While attacks against Muslims are increasing, they are not reported as major news. Attacks include name calling and slurs, abuse, spitting, the refusal of housing and accommodation, telephone and mail threats, graffiti on houses and pulling of scarves from women’s heads.
Fethi Mansouri argues that individuals who attack women in Islamic dress believe that they are defending the nation or even European culture. Women and girls are the most frequent targets. Indeed, women’s Islamic clothing has become inextricably linked to the cultural threat attributed to Islam, which has been expanded to posit a threat to Australia’s security. There are calls for a ban on headscarves in schools. Fred Nile, who has a significant base of support for his views, has called for a ban on Islamic dress because a woman could “hide a bomb in her chador”. Because of her conspicuous religious identification, the veiled Muslim woman has supposedly become a symbol for the purported rejection of Australian society and the marker of a backward ideology, incompatible with Western liberalism, democracy and opposed to modernity.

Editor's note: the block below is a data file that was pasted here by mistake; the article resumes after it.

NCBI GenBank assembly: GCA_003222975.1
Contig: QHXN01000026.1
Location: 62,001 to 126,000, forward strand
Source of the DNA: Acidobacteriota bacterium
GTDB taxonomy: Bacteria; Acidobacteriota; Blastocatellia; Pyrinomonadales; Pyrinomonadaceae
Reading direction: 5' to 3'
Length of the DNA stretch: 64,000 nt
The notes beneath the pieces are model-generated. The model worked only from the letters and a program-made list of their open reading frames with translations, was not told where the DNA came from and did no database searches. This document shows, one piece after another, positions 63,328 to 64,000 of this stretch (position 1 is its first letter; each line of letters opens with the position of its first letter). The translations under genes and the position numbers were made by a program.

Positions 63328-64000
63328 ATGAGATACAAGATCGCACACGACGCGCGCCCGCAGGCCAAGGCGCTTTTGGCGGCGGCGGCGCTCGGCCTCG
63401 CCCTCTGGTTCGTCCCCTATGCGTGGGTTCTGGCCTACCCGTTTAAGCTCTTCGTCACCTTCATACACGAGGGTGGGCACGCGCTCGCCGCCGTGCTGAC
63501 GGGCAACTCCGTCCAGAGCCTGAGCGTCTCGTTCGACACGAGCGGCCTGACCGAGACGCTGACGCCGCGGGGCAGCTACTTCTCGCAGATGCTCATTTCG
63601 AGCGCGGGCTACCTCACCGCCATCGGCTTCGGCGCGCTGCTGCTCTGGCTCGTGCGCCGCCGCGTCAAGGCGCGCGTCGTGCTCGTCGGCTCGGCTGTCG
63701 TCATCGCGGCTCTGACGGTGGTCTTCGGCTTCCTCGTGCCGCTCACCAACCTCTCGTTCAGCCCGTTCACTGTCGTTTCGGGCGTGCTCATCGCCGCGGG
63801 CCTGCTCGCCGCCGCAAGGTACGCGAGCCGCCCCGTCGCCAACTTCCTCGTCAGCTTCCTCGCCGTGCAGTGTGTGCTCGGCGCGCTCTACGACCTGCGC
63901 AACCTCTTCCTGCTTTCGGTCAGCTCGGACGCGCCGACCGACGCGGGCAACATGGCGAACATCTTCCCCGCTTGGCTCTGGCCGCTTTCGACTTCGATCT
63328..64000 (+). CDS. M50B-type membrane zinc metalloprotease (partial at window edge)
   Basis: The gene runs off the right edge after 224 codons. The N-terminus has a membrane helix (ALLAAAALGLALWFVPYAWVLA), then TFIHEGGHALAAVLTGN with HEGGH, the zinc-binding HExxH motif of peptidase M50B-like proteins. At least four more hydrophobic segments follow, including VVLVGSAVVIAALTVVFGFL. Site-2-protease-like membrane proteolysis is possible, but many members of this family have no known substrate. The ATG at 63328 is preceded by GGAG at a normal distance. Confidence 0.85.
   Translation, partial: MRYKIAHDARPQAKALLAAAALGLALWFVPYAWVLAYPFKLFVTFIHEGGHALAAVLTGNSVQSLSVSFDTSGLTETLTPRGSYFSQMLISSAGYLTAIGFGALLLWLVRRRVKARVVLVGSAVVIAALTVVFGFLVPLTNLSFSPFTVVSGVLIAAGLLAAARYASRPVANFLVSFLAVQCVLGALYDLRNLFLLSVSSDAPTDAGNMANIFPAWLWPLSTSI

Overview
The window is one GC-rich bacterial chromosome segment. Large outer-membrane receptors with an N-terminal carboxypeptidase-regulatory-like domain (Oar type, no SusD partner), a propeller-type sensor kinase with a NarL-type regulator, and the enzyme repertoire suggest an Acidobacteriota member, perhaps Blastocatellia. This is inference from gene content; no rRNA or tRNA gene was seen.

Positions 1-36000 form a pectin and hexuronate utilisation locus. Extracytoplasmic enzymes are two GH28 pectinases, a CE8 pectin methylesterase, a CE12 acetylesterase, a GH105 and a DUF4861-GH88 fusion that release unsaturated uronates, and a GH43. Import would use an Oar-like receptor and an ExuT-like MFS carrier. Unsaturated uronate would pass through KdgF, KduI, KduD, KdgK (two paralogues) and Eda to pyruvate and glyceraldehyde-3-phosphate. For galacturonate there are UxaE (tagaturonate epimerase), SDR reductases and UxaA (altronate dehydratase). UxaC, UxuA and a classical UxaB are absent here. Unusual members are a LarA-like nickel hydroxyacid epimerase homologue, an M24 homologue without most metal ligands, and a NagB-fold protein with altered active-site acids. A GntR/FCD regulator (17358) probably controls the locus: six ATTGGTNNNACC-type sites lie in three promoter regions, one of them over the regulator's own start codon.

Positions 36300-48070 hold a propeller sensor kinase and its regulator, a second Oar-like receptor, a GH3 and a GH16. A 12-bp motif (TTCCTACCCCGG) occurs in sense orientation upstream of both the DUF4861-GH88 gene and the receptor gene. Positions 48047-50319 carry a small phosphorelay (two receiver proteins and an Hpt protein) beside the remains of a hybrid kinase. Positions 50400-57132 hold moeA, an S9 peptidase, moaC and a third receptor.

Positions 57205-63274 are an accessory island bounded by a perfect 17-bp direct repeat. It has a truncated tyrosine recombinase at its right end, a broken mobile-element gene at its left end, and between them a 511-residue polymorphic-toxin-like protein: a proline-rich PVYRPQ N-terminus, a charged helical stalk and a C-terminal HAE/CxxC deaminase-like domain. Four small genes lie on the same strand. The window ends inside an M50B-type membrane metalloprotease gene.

Muslim leaders are warning that repeated opposition by local councils and residents to the building of Muslim schools and places of worship is pushing Muslim citizens into ghettoes. Indeed, research indicates that Muslims are Australia’s most marginalised religious and ethnic group, perceived by the wider community to be unable to fit into Australia. Government and vested-interest groups are well aware that defining the “Other” as inherently violent, barbaric and fanatical facilitates a process of self-identification. It enables “us” to rest complacently in the belief that “our” values are diametrically opposed to the values held by “them”, justifying military aggression against “them” abroad and divisive policies for political expediency at home.
As a consequence, the civil liberties that are essential to a free and democratic society are being eroded with the potential to deprive all Australians, irrespective or religion or ethnicity, of their right to dissent from government policies.